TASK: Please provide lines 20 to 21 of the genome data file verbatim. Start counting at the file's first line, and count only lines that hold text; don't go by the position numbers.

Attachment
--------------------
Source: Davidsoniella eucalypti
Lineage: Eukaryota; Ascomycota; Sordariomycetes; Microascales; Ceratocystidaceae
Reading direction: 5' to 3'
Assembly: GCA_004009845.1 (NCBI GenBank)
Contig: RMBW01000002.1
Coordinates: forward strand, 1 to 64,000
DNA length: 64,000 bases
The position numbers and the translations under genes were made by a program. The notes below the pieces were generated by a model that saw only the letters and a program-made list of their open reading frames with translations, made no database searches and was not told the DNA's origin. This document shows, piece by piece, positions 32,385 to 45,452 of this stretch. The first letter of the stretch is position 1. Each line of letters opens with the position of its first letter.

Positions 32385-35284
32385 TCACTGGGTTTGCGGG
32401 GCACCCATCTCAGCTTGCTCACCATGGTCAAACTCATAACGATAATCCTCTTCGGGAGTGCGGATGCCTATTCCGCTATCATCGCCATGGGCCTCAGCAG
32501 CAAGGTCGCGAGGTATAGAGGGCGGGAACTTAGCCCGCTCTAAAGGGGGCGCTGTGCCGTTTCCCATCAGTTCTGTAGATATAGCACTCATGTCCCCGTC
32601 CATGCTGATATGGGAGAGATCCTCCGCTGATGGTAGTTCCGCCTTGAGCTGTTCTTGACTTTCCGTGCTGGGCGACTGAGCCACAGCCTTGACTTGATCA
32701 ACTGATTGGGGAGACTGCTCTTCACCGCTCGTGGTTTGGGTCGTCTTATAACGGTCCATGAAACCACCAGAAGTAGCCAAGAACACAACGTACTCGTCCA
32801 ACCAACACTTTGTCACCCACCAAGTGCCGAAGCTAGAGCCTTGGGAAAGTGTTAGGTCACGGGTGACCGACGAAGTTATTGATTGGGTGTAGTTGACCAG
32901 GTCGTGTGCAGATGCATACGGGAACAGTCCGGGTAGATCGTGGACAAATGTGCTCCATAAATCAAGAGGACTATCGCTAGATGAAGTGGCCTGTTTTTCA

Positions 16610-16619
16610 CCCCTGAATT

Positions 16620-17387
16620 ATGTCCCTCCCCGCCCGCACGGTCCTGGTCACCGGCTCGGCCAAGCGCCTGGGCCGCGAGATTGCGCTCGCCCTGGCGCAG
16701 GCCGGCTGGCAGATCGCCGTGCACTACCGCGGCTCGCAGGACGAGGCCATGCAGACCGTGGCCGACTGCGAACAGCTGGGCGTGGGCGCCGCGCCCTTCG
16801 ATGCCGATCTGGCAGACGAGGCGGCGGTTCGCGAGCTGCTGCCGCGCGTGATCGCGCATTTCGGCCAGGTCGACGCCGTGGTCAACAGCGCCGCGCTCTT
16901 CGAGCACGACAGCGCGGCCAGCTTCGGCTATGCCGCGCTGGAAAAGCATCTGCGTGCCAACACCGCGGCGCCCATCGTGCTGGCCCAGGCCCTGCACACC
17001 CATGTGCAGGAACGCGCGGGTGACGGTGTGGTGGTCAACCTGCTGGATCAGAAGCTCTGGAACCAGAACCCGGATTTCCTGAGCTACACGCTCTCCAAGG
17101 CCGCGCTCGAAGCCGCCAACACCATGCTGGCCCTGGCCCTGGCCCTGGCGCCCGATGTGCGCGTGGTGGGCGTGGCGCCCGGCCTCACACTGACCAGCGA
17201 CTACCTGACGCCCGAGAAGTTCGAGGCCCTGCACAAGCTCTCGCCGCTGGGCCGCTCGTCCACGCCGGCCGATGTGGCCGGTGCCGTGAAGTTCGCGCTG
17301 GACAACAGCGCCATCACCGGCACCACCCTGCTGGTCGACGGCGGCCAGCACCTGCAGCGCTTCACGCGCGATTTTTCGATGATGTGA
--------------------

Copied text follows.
16620 ATGTCCCTCCCCGCCCGCACGGTCCTGGTCACCGGCTCGGCCAAGCGCCTGGGCCGCGAGATTGCGCTCGCCCTGGCGCAG
16701 GCCGGCTGGCAGATCGCCGTGCACTACCGCGGCTCGCAGGACGAGGCCATGCAGACCGTGGCCGACTGCGAACAGCTGGGCGTGGGCGCCGCGCCCTTCG